Posted on December 6, 2010
By Chloé Morrison
Robin Ferschke has the passion, drive and endless perseverance that may only be found in a mother who has lost a child and is fighting in his honor.
Determined to live by the rules she taught her late son, Robin Ferschke refuses to let what is left of her family fall apart.
“I know Michael would not want me to quit,” she said of her son, Sgt. Michael Ferschke Jr., who died in combat in 2008. “I taught him that if you start something, you never quit. So, it means a lot to me.”
Robin Ferschke is fighting to get a bill passed that would allow her daughter-in-law, Hotaru Ferschke and grandson, Mikey, to have permanent residence in the United States.
Hotaru Nakama married Sgt. Michael Ferschke by phone in 2008 while he was stationed in Iraq and she was in Japan.
He died in combat a month later, but under a 1950s immigration law, immigration authorities say the couple’s marriage was not consummated though she was already pregnant with their child.
The U.S. Senate Friday passed a bill to grant Hotaru Ferschke permanent residency in the United States.
The bill now has to go to the U.S. House of Representatives.
U.S. Sen. Lamar Alexander, R-Tenn., introduced the bill last year along with Sens. Bob Corker, R-Tenn., Jim Webb, R-W.Va., and Mark Udall, D-Colo.
“The very least the country Michael Ferschke died serving can do is honor Michael’s last wish — that his wife be allowed to raise their son near their family in Tennessee,” Alexander said in a prepared statement. “I am pleased that the Senate passed this bill and I urge the House to pass it quickly, so that the Ferschke family can be reunited.”
Ferschke’s father, Michael, said Friday night that he felt “great” about the progress, but that he and his wife can’t celebrate until they know Hotaru and Mikey will be coming home.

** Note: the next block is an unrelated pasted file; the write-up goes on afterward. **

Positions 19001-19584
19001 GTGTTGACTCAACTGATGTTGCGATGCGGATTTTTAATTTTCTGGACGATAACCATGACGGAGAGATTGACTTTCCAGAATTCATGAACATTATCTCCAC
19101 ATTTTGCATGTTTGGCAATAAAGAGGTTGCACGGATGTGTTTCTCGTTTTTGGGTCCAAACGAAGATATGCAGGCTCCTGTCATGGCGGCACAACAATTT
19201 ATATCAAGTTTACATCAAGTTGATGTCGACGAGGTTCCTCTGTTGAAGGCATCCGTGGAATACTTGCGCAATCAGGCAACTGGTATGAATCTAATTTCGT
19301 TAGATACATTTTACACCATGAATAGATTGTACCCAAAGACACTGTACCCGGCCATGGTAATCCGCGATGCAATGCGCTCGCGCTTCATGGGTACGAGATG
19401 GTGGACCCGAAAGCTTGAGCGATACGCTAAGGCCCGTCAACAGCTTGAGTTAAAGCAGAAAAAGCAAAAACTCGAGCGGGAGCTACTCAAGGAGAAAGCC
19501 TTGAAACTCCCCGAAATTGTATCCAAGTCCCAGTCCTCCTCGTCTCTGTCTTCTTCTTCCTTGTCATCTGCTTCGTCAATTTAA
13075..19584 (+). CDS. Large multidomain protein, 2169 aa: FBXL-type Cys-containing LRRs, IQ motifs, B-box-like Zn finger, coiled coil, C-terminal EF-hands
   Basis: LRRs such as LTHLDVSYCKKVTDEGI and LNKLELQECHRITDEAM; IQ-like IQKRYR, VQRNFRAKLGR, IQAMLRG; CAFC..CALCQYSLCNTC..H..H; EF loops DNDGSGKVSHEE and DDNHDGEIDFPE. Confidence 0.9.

“It’s been real tough,” he said. “We’ve gone through a lot. We can’t really heal (after losing our son, until this is over).”
When Robin Ferschke got the news Friday afternoon that she and her husband were one step closer to bringing Hotaru and Mikey home, she said she was speechless.
“It looks pretty positive, more positive then it has in a long time,” she said. “I’m afraid for it to feel too good. From past experiences, how can I say there is not a possibility of it not happening?”
‘Now it can happen’
If the House passes the bill, then Hotaru can start the process of getting a green card.
“It won’t happen overnight, but at least now it can happen,” Robin Ferschke said.
The family has been overwhelmed by support from local residents, people across the country and lawmakers.
After taking care of her own situation, Robin Ferschke is also hoping to get the law changed, so no family has to go through the situation she has been enduring for two years.
The fight hasn’t been easy, and it doesn’t get easier with time, she said.
“Every day you think of your child,” she said. “Then, when you have the fight, you have to bring up that day (he died), what happened to your child. You have to bring up his dreams that he planned that are not going to happen and bring up these horrible memories over and over and over. It kills you inside.”
But she hopes her family’s fight will make it easier for others. She also hopes her family’s battle is inspiring others to fight for what they believe in.
“I hope (others) can see this and (know) if you truly believe in something, you do whatever it takes to make it right,” she said. “You don’t give up.”